Thanks for the dressing
When I was growing up, my Mom was in charge of making the pies and the dressing or Thanksgiving at Grandma and Grandpa Dennison’s house.
Thanksgiving was always a big deal for our family. We spent the day at their home — mostly at 515 N. Central when we were growing up. All our Dennison cousins would be there and we’d play indoors or outdoors — if the weather permitted.
What I remember about Mom’s stuffing was the smell of sage and poultry seasoning as she mixed it together and then baked it the next morning. I grew up thinking that everyone was eating the same stuffing my Mom prepared.
Boy was I wrong!
There’s no way of knowing whether the Pilgrims actually served stuffing at their original harvest feat. But given the abundance of both wild game and rice, it’s likely the first Thanksgiving dinner featured some kind of bird with a wild rice dish alongside it. New Englanders continued to take cues from their environment when it came to stuffing, and chestnuts became a popular addition. Boston cookbooks gave recipes for oyster-based stuffings — with and without breadcrumbs. Thrifty Mennonite mothers, meanwhile, used up mountains of leftover mashed potatoes on Thanksgiving. Perhaps the least known of all stuffing varieties, it contains both mashed potatoes and stale bread, along with plenty of butter, to create a dish often served as a casserole alongside the bird.
This talk of “stuffing” and “filling” would be sacrilegious to Southern cooks, who insist that “dressing” be served — and that this dressing be cornbread-based. The name of the dish first appeared when Victorian sensibilities took offense at the blunter term “stuffing” in the 1850s. The moniker stuck in the South, where the dish made use of a staple of traditional tables: cornbread. Pork was often added, either in bacon form or, more commonly, as salt pork. Since many Southern cooks had plenty of stale biscuits to spare, a biscuit-based dressing became standard in parts of the Deep South.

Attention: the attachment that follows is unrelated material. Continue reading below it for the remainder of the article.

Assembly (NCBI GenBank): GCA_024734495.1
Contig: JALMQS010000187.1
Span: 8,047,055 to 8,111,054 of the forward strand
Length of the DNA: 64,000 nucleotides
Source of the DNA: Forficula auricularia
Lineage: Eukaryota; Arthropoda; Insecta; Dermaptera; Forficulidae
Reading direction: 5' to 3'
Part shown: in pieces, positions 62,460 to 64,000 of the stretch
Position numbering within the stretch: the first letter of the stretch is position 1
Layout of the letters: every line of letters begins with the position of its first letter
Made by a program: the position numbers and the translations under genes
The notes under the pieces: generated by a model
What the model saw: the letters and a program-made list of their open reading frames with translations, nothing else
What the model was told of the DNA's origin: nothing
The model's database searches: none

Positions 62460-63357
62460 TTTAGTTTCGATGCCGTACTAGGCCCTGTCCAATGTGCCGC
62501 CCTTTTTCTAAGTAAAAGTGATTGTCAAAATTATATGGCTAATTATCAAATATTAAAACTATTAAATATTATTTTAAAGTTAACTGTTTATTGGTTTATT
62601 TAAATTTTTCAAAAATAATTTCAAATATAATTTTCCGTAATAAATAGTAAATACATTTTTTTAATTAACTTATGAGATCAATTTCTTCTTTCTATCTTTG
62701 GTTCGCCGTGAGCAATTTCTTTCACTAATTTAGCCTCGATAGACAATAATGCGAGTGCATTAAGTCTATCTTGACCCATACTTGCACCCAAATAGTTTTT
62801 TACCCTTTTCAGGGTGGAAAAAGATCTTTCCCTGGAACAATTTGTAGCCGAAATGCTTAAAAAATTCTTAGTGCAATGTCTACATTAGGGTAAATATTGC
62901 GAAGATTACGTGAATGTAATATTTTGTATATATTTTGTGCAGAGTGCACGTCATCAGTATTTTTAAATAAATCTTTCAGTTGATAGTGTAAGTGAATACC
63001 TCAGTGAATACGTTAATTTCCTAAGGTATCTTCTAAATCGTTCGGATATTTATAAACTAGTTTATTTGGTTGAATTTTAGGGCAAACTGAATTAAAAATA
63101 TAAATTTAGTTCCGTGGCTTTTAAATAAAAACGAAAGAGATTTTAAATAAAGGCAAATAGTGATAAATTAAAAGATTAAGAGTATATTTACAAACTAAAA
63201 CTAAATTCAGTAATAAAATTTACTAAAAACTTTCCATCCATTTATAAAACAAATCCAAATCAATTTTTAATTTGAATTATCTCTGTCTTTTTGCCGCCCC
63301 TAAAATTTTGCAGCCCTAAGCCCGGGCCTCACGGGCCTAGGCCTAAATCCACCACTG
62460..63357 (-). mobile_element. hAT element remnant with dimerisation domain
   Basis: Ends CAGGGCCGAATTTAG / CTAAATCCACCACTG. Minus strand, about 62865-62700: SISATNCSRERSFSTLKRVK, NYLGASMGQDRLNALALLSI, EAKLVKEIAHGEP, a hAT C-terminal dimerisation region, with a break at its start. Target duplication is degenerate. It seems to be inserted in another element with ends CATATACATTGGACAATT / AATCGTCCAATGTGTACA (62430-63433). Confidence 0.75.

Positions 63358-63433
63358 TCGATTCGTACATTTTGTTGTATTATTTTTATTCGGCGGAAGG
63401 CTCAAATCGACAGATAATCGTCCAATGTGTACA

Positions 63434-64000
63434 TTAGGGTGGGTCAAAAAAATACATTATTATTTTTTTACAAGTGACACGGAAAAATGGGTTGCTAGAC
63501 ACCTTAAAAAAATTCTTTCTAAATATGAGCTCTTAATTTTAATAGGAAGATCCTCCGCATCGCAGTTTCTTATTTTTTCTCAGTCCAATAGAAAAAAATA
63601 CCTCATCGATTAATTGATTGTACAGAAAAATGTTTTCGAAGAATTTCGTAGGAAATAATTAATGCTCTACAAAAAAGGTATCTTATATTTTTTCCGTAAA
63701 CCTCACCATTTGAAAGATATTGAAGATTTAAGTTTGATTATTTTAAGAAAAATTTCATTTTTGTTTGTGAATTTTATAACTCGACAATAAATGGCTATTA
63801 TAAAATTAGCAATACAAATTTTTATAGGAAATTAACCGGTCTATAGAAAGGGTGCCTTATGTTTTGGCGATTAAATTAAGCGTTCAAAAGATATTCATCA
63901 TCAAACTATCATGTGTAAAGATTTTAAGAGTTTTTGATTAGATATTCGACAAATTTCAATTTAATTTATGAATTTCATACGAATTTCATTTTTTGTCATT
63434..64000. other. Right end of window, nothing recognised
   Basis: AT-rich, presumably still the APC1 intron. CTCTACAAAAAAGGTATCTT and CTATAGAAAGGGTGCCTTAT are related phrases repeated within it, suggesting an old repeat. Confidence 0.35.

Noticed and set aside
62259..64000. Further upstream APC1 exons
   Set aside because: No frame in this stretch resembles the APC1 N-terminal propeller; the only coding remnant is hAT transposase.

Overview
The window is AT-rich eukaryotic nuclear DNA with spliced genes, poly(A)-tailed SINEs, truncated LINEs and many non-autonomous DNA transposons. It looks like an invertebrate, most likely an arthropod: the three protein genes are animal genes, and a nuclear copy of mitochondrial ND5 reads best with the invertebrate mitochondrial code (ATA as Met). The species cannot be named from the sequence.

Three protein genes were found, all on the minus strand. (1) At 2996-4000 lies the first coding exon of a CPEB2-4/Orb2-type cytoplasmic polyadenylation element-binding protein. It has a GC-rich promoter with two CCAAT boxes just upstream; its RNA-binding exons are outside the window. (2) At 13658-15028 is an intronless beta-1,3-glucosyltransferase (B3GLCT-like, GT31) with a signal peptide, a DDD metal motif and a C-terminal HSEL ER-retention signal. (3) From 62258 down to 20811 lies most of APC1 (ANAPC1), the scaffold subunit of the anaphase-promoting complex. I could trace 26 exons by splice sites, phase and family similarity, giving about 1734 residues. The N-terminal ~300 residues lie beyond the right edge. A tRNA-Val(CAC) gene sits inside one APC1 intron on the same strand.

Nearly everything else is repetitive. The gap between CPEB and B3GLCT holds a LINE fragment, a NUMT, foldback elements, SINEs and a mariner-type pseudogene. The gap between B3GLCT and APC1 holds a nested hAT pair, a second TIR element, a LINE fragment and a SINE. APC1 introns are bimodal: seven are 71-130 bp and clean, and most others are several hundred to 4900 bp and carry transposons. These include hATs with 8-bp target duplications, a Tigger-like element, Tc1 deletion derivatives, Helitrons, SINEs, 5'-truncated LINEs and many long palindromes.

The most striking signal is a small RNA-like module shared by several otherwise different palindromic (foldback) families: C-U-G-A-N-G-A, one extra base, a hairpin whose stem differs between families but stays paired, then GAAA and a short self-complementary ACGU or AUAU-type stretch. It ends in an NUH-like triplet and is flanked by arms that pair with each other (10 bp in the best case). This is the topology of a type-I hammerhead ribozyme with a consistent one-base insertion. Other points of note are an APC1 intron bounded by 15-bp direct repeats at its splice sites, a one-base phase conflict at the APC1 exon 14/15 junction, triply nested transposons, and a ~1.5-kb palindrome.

In the American West, cooks developed their own stuffing recipes, blending traditions from the South and North to create new delicious dishes. San Franciscans took advantage of all their leftover sourdough, creating a bread base that added a tang to the turkey. Cooks in the Pacific Northwest used seafood in stuffing, adding not just oysters but clams and mussels, too. The recipe below is an updated look at a traditional San Franciscan one, complete with sourdough and a double apple punch in the form of chicken apple sausage and diced Granny Smiths.
My late husband, Don, loved Thanksgiving and everything about it. The first time I tasted his dressing, I said, “This doesn’t taste like my Mom’s.” He laughed and informed me no one made dressing like he did.
The Thanksgiving dressing was his pride and joy. There was no recipe written down because Don had made it so many times it was instinct. The basics were the same as other dressings — Pepperidge Farm herb seasoned and cornbread stuffing, celery, onion, eggs, giblets and pieces of turkey from the neck and Bob Evans sage sausage — definitely not the dressing of my childhood.
When we lived in Savannah, Ga., I tasted stuffing that included cranberries, brown rice, wild rice, walnuts, pecans, sourdough biscuits and, of course, oysters. When you have that experience you realize just like our country, Thanksgiving is as different as our regions and backgrounds.
For Don, the entire Thanksgiving feast was prepared for one reason — to enjoy the stuffing, gravy and turkey. Oh, he’d eat my homemade cranberry sauce and pumpkin or pecan pie, but he couldn’t wait to dig in to the stuffing, gravy and turkey. It made him happy.
Our last Thanksgiving together — just a little over a month before he died — we cooked together in our beautiful kitchen in our home at 39th and Drayton. Don had designed the kitchen with the help of a designer at Home Depot. That Thanksgiving in 2008 was the only time I tried — unsuccessfully — to get him to share his dressing recipe with me.
To this day, I’ve never been able to replicate his dressing and believe me, I’ve tried. I’ve come to realize part of the magic of Thanksgiving are the memories of the food, smells and people we love — whether they are still with us or not.
I’m sharing some of my favorite dressing recipes — including one that is the closest to Don’s dressing. I’d love to hear what your favorite dressing recipe. Email them to me!